ESG investing: Closing the gap with alternative data
The financial goals of investors today go beyond the traditions of securing retirement income, passing on a legacy and growing a rainy day pot. A key motivation that has been on the incline is investing in companies that show exemplary environmental, social and governance (ESG) practices. The many corporate disasters that we’re aware of, that continue to take place and negatively affect the world may be one of the reasons for a shift in mindset when it comes to investing. In 2015, international agreements were made to adopt the UN 2030 Sustainable Development Goals (SDGs) which are made up of 17 ambitious goals which aim to create, by 2030, a “world free of poverty, hunger, disease and want, where all life can thrive.” Financing this sustainable growth effectively means aligning global economic policies and financial systems with it and developing sustainable finance and investing strategies. Many corporates today report on the SDGs, though there is still no standard across the board that provides a benchmark for comparison.
Considering environmental, social and governance performance alongside financial metrics has become a focus for both institutional and individual investors, with investors in the UK investing an average of £124m a week into UK ESG funds in 2019. In 2020, ESG investing is estimated to total over $20 trillion in assets under management (AUM), or about a quarter of all worldwide professionally managed assets. The performance of ESG funds cannot be sniffed at either - the majority of them outperformed the wider market over 10 years, debunking the myth that it’s not possible to turn a profit with ESG. In fact, it’s predicted that one in three European private equity funds will be focused on ESG investing by 2030.
With the threat of climate change growing each day, there is a consensus that the world needs to act now to avoid major impact. There is a growing recognition from the financial services industry that long-term sustainable investment and considering climate risk during investment decision making is important. During 2020 and Covid-19, investors seem even more interested in understanding how companies have responded to the crisis in ESG terms. Many businesses have been critiqued for the treatment of their staff, shareholders and customers, essentially highlighting Coronavirus as a catalyst for ESG investing.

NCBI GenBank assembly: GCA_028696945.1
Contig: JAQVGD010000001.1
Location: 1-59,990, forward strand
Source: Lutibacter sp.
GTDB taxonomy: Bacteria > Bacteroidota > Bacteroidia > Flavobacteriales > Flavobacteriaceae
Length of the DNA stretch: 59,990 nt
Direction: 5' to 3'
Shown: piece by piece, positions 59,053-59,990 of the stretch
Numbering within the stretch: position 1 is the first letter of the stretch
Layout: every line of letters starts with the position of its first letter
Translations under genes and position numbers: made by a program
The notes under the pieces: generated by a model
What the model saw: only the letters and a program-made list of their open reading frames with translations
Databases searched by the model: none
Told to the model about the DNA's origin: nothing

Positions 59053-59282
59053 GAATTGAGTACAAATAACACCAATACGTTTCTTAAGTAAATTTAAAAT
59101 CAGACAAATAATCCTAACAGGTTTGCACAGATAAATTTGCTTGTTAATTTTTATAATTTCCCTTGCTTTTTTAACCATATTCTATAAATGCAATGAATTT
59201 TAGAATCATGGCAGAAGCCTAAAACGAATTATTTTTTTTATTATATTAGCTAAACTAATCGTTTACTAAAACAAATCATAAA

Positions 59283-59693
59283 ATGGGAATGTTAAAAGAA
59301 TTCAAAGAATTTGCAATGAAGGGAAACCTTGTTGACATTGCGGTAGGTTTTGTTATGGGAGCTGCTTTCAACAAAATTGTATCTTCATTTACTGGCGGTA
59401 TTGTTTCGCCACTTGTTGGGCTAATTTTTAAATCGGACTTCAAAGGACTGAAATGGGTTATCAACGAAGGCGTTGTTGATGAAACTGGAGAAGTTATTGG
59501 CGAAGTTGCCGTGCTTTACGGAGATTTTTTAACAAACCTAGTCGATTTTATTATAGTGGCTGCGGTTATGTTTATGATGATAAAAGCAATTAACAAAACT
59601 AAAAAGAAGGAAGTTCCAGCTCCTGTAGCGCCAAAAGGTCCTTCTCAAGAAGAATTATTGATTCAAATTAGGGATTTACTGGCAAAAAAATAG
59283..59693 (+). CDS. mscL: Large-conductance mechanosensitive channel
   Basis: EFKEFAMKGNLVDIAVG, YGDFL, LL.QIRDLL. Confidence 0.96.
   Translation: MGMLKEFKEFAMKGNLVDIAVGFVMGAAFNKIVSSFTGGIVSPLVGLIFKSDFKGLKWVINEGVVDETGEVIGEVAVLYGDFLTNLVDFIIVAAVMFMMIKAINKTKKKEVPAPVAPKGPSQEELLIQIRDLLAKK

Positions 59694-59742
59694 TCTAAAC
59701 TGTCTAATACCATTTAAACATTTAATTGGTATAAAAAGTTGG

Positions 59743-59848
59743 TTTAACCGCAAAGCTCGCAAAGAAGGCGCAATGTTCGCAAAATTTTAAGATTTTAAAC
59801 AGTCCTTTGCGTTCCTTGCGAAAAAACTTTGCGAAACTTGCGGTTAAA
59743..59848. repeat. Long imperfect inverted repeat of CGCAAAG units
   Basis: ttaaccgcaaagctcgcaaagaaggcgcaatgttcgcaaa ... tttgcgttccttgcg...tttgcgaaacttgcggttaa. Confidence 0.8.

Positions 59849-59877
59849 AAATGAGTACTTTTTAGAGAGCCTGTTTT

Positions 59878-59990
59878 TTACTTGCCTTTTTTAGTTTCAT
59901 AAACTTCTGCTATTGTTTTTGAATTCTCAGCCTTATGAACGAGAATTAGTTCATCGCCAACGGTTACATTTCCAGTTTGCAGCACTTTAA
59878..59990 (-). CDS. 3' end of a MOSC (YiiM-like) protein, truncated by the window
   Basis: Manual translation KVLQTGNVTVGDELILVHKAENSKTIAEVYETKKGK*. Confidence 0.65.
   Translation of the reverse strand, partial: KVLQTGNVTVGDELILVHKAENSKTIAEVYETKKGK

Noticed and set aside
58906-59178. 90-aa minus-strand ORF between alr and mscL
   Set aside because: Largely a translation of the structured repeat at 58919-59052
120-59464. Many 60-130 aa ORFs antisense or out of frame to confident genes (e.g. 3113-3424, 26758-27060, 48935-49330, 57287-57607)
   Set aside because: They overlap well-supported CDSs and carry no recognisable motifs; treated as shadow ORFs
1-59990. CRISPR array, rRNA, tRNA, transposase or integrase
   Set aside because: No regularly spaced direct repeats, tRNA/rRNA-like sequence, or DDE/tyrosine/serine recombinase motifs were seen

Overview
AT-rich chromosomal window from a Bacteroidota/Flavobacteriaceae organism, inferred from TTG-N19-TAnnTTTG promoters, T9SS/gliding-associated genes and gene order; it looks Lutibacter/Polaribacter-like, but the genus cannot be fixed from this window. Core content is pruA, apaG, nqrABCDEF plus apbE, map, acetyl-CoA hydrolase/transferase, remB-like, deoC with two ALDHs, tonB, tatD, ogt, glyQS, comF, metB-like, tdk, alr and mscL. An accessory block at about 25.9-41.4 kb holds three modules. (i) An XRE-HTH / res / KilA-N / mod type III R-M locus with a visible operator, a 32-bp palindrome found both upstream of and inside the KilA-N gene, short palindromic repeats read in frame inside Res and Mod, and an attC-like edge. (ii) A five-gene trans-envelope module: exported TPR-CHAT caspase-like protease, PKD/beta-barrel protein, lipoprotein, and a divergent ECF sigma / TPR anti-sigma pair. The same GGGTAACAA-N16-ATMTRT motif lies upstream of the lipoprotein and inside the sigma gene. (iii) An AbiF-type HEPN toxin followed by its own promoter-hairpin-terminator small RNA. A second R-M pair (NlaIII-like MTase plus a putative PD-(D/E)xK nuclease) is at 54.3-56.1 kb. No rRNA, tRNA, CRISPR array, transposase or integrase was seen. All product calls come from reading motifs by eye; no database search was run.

How does ESG investing work?
ESG isn’t the only form of investing focused on giving back to society or making a difference. There are other types, for example, ethical investing or socially responsible investing (SRI) which was the original type of ‘investing for good’. It focused on screening companies and excluding them based on whether significant company profits came from: tobacco, alcohol, gambling or weapons, or whether the company used child labour or animal testing. Typically, funds focused on ethical investing were generating lower returns and had higher risk than those without such exclusion criteria. Nowadays, this has changed and ESG can bring about healthy returns for investors, whilst giving back to society.
ESG consists of exclusions similarly, but is also based on companies meeting desired ESG issues that impact positively within the three factor areas. In the European Union, it’s now compulsory for companies with more than 500 employees to report on certain ESG data publicly, making sustainability datasets from third party companies readily available. The first step an investor takes is to identify which key metrics that they want to focus on within their portfolio. It may be that a single ESG score gathered from a database and assuming a common set of ESG values is acceptable to one investor but not to another. Investors can compile their own metrics and then score companies on ESG factors by analysing multiple data sources, both publicly reported and privately. There are multiple commonly used ESG frameworks that have been developed internationally as performance indicators and with little consistency in the terms being used, investors are struggling to understand the investment opportunities. If investors were speaking the same language or using the same framework, evaluation of investments would be more accurate and complete.
Now that ESG qualities are no longer a “nice to have”, the positive impacts of investing in companies who show their long term commitment to sustainable growth cannot be ignored. If businesses who are driving positive change receive the bulk of investment, they’ll be able to grow faster and do “better” business, showing accountability for their actions.
The relationship between alternative data and ESG